Top 12 Washington State Attractions

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The state of Washington is blessed with landscapes, whether created by nature or by humans, that are not only scenic but perfect for outdoor recreation—but that's not all the Evergreen State has to offer. Whether you like the view from the top of Seattle's Space Needle or shopping at the bustling Pike Place Market, Washington State has something for everyone. Here is a list of the 12 best attractions to enjoy in Washington.

Explore Olympic National Park

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Olympic National Park , which is a unique and diverse wilderness preserve, is designated as a UNESCO World Heritage Site and a Biosphere Reserve. During a visit to the park, you can experience a number of different ecosystems, including alpine mountain, temperate rain forests, and rugged ocean beaches. The park's Hurricane Ridge can be visited on a long day trip from Seattle. If you wish to explore several sections of the park, plan to spend at least three days on a multiday loop around the Olympic Peninsula.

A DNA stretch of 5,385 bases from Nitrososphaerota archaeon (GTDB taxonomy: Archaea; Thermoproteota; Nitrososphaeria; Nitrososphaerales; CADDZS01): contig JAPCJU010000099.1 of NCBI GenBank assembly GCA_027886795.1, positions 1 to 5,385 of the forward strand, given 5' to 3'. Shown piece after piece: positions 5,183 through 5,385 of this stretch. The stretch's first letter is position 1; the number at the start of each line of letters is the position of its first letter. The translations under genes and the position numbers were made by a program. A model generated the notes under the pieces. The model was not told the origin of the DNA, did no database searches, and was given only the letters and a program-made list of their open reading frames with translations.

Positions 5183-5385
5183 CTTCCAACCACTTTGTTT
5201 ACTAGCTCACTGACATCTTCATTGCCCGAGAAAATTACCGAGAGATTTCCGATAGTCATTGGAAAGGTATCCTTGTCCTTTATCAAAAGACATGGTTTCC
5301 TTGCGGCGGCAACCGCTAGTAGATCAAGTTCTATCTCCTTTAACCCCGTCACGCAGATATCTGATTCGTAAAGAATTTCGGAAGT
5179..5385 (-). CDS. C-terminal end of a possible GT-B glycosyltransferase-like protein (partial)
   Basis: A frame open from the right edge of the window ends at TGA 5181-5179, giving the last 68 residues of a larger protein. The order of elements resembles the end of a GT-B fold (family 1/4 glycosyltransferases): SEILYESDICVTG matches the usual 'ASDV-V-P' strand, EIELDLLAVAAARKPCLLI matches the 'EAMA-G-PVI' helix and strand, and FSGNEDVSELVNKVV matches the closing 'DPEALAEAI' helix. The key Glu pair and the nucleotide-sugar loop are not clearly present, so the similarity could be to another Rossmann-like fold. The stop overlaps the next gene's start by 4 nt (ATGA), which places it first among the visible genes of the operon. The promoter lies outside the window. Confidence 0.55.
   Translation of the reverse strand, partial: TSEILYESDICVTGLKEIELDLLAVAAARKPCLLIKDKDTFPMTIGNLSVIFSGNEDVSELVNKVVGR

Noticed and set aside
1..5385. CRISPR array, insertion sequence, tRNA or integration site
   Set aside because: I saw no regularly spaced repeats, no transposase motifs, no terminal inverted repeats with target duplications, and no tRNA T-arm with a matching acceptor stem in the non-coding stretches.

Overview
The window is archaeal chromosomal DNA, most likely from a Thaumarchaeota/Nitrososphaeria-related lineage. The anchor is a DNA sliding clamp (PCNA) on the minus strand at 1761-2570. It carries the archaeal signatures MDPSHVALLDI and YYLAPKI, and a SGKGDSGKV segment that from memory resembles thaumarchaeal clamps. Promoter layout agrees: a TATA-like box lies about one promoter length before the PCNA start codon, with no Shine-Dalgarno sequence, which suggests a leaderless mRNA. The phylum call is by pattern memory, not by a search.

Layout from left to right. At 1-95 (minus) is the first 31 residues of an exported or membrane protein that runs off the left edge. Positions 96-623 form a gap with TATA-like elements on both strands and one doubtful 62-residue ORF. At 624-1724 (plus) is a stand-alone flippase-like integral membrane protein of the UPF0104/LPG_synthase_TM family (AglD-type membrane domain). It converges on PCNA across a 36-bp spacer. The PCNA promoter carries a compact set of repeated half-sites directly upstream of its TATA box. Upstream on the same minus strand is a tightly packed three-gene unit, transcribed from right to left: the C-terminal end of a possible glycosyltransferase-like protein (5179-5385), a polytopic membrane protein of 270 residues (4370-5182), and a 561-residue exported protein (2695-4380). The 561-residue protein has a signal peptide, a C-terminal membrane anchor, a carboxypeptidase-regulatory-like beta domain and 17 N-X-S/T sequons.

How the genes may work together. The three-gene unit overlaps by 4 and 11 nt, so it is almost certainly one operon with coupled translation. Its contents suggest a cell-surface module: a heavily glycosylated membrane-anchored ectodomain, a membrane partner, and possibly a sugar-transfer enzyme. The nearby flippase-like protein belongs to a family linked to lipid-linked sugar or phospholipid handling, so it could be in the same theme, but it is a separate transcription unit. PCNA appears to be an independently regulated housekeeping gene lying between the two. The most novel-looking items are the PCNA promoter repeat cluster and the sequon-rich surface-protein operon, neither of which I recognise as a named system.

Drive Along Mount Baker Highway

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Mount Baker Highway begins in Bellingham on State Route 542, passes through a charming rural area, then enters Mt. Baker-Snoqualmie National Forest. Along the way, you'll enjoy 60 miles of beauty and recreation. Be sure to stop at the U.S. Forest Service ranger station in Glacier for a map, recreation pointers, and the latest road and trail condition. There will be many places to stop and enjoy the scenery, hike, or picnic, including Horseshoe Bend, Nooksack Falls, Heather Meadows, and Artist Point. If you plan to head all the way up to Artist Point (which, along with Heather Meadows is the reason Mount Baker Highway ranks so high on this list), August or September is the time to go.

Hike (or Drive) in Mount Rainier National Park

The stunning beauty and dominant presence of Mount Rainier demands that all who see it on their horizon will want to visit in person. And the closer in you get, the more gorgeous the view. Mount Rainier National Park is accessible to all who wish to experience it; even if you're not up for a hike, much can be experienced on a driving tour with frequent stops at scenic viewpoints. Those who wish to explore the mountain landscape up close will find hikes that range from easy to difficult, from a few minutes to several days.